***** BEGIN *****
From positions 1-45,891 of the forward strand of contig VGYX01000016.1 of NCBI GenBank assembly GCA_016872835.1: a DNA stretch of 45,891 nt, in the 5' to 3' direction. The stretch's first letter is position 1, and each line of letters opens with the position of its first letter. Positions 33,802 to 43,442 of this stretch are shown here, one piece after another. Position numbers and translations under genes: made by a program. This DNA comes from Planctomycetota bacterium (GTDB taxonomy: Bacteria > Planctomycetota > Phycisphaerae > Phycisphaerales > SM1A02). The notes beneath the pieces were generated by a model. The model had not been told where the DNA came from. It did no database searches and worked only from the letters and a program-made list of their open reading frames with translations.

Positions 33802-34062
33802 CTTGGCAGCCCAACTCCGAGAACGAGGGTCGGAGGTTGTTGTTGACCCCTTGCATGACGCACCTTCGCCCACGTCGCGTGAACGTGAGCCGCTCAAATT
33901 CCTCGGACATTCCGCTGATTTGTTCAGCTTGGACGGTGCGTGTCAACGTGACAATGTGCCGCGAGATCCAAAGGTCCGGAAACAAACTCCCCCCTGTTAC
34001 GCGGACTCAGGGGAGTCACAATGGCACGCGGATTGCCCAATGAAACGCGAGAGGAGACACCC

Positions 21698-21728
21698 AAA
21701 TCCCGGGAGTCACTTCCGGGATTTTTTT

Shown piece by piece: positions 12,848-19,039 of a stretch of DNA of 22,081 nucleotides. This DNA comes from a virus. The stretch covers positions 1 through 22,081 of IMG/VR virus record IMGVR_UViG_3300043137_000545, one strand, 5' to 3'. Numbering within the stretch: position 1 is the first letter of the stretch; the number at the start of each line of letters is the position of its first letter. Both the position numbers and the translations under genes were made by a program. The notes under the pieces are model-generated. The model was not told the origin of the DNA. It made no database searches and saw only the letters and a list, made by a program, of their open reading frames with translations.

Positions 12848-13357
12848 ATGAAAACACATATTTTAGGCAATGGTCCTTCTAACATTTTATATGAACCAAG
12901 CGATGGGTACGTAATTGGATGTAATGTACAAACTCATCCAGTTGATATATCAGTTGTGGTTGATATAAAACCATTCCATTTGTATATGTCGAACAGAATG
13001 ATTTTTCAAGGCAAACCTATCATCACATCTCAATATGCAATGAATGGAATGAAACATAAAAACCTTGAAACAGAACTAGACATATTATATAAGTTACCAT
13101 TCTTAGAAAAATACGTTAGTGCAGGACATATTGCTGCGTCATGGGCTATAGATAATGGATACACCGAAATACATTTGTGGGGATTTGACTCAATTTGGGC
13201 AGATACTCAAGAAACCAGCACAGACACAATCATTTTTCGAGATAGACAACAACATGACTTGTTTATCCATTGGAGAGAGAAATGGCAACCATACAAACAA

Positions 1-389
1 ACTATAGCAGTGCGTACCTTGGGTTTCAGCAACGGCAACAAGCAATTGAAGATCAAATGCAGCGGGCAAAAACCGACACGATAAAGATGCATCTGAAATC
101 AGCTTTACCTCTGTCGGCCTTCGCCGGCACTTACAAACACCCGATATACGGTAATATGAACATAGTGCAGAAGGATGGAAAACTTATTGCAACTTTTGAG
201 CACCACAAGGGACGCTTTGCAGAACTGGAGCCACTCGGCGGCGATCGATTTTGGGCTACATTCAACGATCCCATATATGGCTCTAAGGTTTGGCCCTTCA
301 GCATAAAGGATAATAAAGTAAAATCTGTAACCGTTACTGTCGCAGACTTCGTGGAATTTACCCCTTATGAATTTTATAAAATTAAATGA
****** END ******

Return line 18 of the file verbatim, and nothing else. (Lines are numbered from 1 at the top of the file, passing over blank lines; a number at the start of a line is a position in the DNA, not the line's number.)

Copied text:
101 AGCTTTACCTCTGTCGGCCTTCGCCGGCACTTACAAACACCCGATATACGGTAATATGAACATAGTGCAGAAGGATGGAAAACTTATTGCAACTTTTGAG